Urine Bilirubin: Multistix

The bilirubin pad on the multireagent dipstick detects bilirubin using a specific diazotization reaction and is sensitive to 0.2-0.4 mg/dL of conjugated bilirubin. The color change indicating a positive reaction, however, is a rather subtle transition among shades of beige, and sometimes is obscured by color inherent in the urine itself (e.g., marked hemoglobinuria). In such instances, confirmation of a suspected positive reaction used to be done using a tablet version of the test, the Ictotest method, which yielded a purple color reaction which was easier to read. When there was a discrepancy between the dipstick bilirubin result and the Ictotest (e.g. small reaction on the dipstick and negative on the Ictotest), the Ictotest is considered the accurate result (i.e. a negative result in this example). Unfortunately, the Ictotest® is no longer available and we now recommend testing for total bilirubin in urine instead. In our experience, false positive reactions for bilirubin with the dipstick were exceedingly uncommon (results of the dipstick and tablet versions of the test usually matched).

The table below illustrates how results from the dipstick (Multistix) correlates to those from the Criterion, the machine used to "read" the dipstick at Cornell University.

Small (1+)
1 mg/dL
Moderate (2+)
3 mg/dL
Large (3+)
6 mg/dL

Positive reactions

  • Physiologic: Dogs have a low renal threshold for bilirubin, therefore highly concentrated urine samples from this species may have a trace to 1+ reaction. This may be clinically insignificant.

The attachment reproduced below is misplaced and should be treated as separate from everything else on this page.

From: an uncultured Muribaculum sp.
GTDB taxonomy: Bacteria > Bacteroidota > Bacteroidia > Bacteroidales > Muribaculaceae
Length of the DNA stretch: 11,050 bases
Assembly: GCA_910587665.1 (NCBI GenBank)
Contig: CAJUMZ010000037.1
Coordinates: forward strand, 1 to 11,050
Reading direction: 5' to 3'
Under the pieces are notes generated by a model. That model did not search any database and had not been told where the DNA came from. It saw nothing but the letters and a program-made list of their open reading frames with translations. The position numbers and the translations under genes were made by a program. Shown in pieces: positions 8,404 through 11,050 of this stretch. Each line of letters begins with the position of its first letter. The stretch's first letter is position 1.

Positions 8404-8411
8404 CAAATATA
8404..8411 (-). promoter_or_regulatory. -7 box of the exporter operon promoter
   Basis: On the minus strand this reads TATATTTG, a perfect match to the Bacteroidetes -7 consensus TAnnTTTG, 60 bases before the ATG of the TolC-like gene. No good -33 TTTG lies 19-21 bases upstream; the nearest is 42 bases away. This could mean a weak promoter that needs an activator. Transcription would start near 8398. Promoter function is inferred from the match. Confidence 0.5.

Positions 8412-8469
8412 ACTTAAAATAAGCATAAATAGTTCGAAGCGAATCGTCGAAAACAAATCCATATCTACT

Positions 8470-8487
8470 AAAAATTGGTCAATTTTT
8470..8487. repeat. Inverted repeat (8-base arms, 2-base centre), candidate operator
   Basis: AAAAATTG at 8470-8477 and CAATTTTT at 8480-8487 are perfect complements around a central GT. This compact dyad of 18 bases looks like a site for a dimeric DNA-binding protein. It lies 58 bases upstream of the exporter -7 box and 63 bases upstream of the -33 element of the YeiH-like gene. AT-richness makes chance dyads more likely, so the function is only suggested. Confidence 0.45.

• Cholestatic hepatobiliary disease: Detection of bilirubin in urine is generally an abnormal finding. Bilirubinuria generally results when conjugated bilirubin levels in blood are elevated as a result of cholestatic hepatobiliary disease. In the dog, bilirubinuria may be seen prior to bilirubinemia due to the low renal threshold for bilirubin in this species. In all other species, bilirubinuria indicates cholestasis.
  • Intravascular hemolysis: In some cases of intravascular hemolytic anemia, bilirubinuria may be secondary to the hemolysis without any evidence of cholestasis. The renal tubular epithelium is capable of absorbing free hemoglobin from the glomerular filtrate and converting it to conjugated bilirubin, which is then excreted in the urine. This will only occur with intravascular hemolysis, when free hemoglobin is filtered by the glomerulus.
False negative reactions
  • Bilirubin crystals: In some samples, bilirubin crystals may be identified in the urine (indicating bilirubinuria), however the dipstick reaction for bilirubin is negative. The reason for this is unknown, however the crystals may not solubilize sufficiently to react with the dipstick in these cases, resulting in a false negative reaction.
  • Aged urine samples: Conjugated bilirubin hydrolyzes to unconjugated bilirubin if left at room temperature.
  • Exposure to UV light: UV light converts bilirubin to biliverdin, resulting in false negative reactions.
  • Ascorbic acid: High concentrations of vitamin C inhibit the reaction.


Cornell University